Friendsgiving Wine PairingsWorking on your Friendsgiving to-do list? This year, why not take menu-planning a step further and arrange food and wine pairings? If your host is handling all the food, go the extra mile to find out what’s being served and ask if you can bring a drink to accompany the menu. If you’ve never paired food and wine, don’t worry – we’ve got this.
By the way, Pinot’s Palette will let you host your Friendsgiving in our studios. Yes, you and your friends get the whole studio to yourselves. Yes, you can bring as much food and wine as you want (some of our studios even sell wine and cocktails, if you want one less thing to worry about). Yes, you’ll get your own private painting instructor. Yes, it’s awesome.
Not everything you drink has to be wine, obviously. A cocktail before dinner is nice, and since you’re not pairing it with food, you can drink anything you like! To avoid getting carried away and being tossed halfway through the meal, go easy on the amount of alcohol in your pre-dinner cocktails. An ounce or less of liquor should do it, especially if you know some guests will have more than one drink. Here are some delicious, easy-to-make fall cocktails.
General Thanksgiving Wines
If you’re not keen on matching different wines to different dishes and just want to buy several bottles of the same thing, we don’t blame you. Here are a couple good, solid suggestions to cover the whole meal.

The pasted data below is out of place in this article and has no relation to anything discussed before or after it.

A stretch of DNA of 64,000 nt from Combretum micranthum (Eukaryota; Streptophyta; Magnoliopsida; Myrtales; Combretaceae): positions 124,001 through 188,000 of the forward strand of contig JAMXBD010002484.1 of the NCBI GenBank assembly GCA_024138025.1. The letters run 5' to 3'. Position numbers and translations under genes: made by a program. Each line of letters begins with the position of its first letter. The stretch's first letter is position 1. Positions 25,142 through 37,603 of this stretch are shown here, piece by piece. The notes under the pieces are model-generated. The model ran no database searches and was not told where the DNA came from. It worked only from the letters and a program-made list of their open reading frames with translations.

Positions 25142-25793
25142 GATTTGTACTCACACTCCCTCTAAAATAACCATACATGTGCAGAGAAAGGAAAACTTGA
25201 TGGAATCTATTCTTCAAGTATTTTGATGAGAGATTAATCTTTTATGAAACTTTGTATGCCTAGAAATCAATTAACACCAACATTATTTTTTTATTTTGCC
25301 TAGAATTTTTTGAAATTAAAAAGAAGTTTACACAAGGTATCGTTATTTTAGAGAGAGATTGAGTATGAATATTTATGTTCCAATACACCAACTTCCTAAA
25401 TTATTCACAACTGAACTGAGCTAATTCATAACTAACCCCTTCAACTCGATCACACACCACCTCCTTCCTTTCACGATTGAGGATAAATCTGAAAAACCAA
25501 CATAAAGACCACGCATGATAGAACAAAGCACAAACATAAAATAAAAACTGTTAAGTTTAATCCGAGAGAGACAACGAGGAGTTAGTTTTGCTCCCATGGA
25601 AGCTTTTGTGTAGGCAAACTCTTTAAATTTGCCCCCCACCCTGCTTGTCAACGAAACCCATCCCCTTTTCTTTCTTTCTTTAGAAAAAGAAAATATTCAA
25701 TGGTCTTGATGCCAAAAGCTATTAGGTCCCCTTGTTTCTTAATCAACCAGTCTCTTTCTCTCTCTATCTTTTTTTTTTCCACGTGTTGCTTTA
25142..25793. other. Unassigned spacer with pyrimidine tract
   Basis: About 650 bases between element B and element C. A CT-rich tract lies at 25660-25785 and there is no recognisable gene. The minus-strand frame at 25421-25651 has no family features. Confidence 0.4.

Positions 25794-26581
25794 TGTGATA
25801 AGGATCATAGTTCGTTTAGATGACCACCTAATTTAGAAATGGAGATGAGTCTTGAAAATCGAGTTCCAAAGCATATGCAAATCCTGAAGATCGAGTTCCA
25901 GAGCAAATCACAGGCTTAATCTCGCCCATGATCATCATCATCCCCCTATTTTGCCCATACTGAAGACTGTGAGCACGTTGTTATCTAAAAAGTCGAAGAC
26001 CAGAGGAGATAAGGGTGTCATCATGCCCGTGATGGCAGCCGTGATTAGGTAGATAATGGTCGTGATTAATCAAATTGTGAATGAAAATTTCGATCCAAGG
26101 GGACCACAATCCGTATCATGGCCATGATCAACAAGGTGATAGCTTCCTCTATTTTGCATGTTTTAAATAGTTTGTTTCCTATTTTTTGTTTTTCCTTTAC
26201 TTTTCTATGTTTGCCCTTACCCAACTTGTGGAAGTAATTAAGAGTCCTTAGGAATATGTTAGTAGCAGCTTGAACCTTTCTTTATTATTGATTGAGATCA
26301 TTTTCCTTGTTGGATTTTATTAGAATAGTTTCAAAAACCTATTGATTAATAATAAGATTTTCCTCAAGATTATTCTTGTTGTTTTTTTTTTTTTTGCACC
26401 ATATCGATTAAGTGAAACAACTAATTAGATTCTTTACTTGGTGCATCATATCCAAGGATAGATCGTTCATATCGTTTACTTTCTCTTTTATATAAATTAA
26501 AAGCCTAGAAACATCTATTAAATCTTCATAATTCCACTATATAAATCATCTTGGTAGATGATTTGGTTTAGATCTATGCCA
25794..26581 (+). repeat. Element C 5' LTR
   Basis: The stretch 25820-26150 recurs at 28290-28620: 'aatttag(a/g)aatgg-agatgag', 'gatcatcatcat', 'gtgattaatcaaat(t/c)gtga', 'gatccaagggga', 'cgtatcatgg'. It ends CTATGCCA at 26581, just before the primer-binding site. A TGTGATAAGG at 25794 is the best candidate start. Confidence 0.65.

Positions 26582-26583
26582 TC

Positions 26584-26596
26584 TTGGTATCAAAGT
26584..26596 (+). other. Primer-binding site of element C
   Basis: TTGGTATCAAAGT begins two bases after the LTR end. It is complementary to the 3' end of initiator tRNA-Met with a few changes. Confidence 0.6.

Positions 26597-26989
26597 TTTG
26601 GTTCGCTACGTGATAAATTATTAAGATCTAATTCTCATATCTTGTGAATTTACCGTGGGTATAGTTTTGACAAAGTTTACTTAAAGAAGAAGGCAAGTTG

Avoid dry wines because these get overrun by the abundance of flavors, sugars and salts that Thanksgiving food contains. Something with more acidity and a bit on the sweet side will serve you well.
A rose is generally a crowd-pleaser, and a light zinfandel is a good match for a lot of common Thanksgiving foods – but watch out! Some zinfandels have higher alcohol by volume (ABV) than other wines, so look for one with a lower ABV (around 10%) or plan to drink slowly. And for tables full of bolder, spicier foods, a syrah is a good bet.
Pairing Wine with Turkey
For any poultry, pinot noir is a good recommendation. If your turkey is heavy on the pepper, try a Garnacha. Fried turkey? Break out the champagne flutes! Sparkling wines work wonders for cutting the fat and salt of fried foods. Try a sparkling rose.
Wine and Pie Pairings
Wine and dessert go together like turkey and naps, or falling leaves and football, or Friendsgiving and friends. Here are your official wine and pie pairings:
- Key Lime Pie: Something light and not too sweet, like a sauvignon blanc.
- Pecan Pie: A hearty dessert wine, like port, zinfandel or moscato. (Moscato has a lower ABV and may have less of an effect tomorrow morning.)
- Sweet Potato Pie / Pumpkin Pie / Apple Pie: Riesling, chardonnay or moscato brings out the sweetness without overpowering the pie.
- Cherry Pie: Syrah for sweet cherry pie, and port for a tart cherry pie.
And remember everyone, a true friend helps with the dishes!